Hey! These docs are for version 0.18.0, which is no longer officially supported. Click here for the latest version, 0.21.0!

Query Syntax

Overview

Generally queries will consist of a where clause plus optional modifiers controlling the specific subset of results returned.

Where Clause

The Where clause must be a non-empty array containing not more than 10 conditions. For some operators, value will be an array. See the following general syntax example:

{
  where: [
    [<fieldName>, <operator>, <value>],
    [<fieldName>, <array operator>, [<value1>, <value2>]] 
  ] 
}

Fields

Valid fields consist of the indices defined for the document being queried. For example, the DPNS data contract defines three indices:

Index Field(s)Index TypeUnique
normalizedParentDomainName, normalizedLabelCompoundYes
records.dashUniqueIdentityIdSingle FieldYes
records.dashAliasIdentityIdSingle FieldNo

Comparison Operators

NameDescription
<Matches values that are less than a specified value
<=Matches values that are less than or equal to a specified value
==Matches values that are equal to a specified value
=>Matches values that are greater than or equal to a specified value
>Matches values that are greater than a specified value
inMatches all document(s) where the value of the field equals any value in the specified array
Array may include up to 100 (unique) elements

Array Operators

NameDescription
lengthSelects documents if the array field is a specified size (integer)
contains- Matches arrays that contain all elements specified in the query condition array
- 100 element maximum
elementMatch- Matches documents that contain an array field with at least one element that matches all the criteria in the query condition array
- Two or more conditions must be provided

Evaluation Operators

NameDescription
startsWithSelects documents where the value of a field begins with the specified characters (string, <= 255 characters)

Operator Examples

{
  where: [
    ['nameHash', '<', '56116861626961756e6176657a382e64617368'],
  ],
}
{
  where: [
      ['normalizedParentDomainName', '==', 'dash'],
      // Return all matching names from the provided array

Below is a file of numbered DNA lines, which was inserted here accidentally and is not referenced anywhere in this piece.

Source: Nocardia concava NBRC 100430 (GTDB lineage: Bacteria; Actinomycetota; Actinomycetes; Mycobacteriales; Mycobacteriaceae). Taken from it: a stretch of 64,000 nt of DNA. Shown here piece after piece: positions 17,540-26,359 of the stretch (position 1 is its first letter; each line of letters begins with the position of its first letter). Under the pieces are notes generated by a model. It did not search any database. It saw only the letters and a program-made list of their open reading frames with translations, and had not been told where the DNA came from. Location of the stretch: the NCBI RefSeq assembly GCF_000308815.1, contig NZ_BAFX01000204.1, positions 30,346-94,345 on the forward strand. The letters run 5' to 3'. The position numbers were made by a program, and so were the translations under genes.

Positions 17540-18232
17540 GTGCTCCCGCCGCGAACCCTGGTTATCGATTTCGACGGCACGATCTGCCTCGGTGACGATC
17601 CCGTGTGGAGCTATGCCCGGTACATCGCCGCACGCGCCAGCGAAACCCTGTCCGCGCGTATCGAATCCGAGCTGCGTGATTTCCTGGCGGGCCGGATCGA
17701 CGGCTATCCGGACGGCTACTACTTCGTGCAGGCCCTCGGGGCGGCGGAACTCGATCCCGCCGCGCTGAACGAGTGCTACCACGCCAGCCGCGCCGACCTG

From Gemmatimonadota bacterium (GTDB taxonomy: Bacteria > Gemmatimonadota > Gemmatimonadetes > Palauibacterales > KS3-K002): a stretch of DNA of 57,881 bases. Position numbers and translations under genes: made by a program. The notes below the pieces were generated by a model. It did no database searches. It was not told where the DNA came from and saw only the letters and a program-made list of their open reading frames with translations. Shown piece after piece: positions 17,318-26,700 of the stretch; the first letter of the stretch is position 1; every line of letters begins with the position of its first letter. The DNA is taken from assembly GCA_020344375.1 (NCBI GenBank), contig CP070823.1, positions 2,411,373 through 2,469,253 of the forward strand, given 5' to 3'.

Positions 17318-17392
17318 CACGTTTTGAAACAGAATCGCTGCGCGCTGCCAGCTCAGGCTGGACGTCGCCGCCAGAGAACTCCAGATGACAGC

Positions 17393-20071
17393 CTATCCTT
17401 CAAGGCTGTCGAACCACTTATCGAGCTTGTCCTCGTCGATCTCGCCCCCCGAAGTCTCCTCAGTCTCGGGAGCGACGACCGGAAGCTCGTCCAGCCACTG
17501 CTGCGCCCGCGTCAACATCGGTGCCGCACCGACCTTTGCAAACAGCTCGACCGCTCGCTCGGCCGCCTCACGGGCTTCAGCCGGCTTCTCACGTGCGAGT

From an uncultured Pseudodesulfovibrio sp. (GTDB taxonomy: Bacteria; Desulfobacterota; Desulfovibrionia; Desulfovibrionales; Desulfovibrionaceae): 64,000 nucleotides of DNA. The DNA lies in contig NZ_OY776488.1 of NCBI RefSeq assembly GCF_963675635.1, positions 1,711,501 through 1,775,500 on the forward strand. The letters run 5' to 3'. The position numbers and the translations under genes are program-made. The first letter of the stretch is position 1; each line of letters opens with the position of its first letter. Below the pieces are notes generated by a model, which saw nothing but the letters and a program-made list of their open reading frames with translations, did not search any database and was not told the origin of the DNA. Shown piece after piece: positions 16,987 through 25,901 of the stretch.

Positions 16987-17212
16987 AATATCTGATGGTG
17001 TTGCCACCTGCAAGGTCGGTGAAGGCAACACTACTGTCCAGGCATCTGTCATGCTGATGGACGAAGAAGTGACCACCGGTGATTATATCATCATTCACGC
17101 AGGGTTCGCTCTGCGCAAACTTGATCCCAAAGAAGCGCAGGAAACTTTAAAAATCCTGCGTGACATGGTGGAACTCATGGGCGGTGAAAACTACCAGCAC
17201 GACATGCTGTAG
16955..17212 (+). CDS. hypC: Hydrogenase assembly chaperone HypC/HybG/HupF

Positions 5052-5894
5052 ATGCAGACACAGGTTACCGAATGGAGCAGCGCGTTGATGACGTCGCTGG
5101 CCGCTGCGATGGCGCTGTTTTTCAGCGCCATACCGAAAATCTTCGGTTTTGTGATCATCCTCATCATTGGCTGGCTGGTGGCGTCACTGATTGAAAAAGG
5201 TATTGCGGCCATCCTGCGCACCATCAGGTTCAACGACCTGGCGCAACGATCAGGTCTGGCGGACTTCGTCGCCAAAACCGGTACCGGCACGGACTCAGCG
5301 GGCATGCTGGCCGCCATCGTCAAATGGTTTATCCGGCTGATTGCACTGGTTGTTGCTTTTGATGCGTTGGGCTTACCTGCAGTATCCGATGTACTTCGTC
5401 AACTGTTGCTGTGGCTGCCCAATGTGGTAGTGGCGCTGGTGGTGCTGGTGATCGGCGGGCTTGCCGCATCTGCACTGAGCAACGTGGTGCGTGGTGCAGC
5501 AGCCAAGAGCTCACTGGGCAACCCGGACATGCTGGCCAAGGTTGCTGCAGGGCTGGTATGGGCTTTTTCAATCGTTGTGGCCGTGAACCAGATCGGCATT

['normalizedLabel', 'in', ['alice', 'bob']],
    ]
}
{
  where: [
      ['normalizedParentDomainName', '==', 'dash'],
      // Return any names beginning with "al" (e.g. alice, alfred)
      ['normalizedLabel', 'startsWith', 'al'],
    ]
}
{
  where: [
      // Return documents that have 5 values in their `items` array
      ['items', 'length', 5],
    ]
}
{
  where: [
      // Return documents that have both "red" and "blue" 
      // in the `colors` array
      ['colors', 'contains', ['red', 'blue']],
    ]
}
{
  where: [
    // Return `scores` documents where the results contain 
    // elements in the range 80-90
    ['scores', 'elementMatch',
      [
        ['results', '>=', '80'],
        ['results', '<=', '90']
      ],
    ],
  ]
}

Query Modifiers

The query modifiers described here determine how query results will be sorted and what subset of data matching the query will be returned.

ModifierEffectExample
limitRestricts the number of results returned (maximum: 100)limit: 10
orderByReturns records sorted by the field(s) provided (maximum: 2)orderBy: [['normalizedLabel', 'asc']]
startAtReturns records beginning with the index provided (minimum: 1, maximum: 20000)startAt: 100
startAfterReturns records beginning after the index provided (maximum: 20000)startAfter: 50

🚧

Compound Index Constraints

For indices composed of multiple fields (example from the DPNS data contract), the sort order in an orderBy must either match the order defined in the data contract OR be the inverse order. Please see the mongoDB documention for further details related to this topic.
Additionally, the order in which the properties are defined in a compound index affects how queries may be constructed per this mongoDB documentation. For example, a DPNS query for normalizedLabel must also include normalizedParentDomainName while the inverse is not true (index definition in the DPNS contract).

❗️

Compound Index Inverse Sort

Currently inverse sort functionality for compound indices is not available on Evonet. Drive PR #313 will enable this functionality once deployed.

Example query

The following query combines both a where clause and query modifiers.

{
    where: [
        ['normalizedParentDomainName', '==', 'dash'],
        ['normalizedLabel', 'startsWith', 'test'],
    ],
    startAt: 15,
    limit: 20,
    orderBy: [
        ['records.dashUniqueIdentityId', 'asc']
    ]
}

MongoDB Comparision

Currently Dash Platform uses mongoDB for storage. The following table shows a mapping of platform operators to the underlying mongoDB operators that are used internally:

Platform OperatormongoDB Operator
<$lt
<=$lte
==$eq
=>$gte
>$gt
in$in
length$size
startsWith$regex
elementMatch$elemMatch
contains$all

Did this page help you?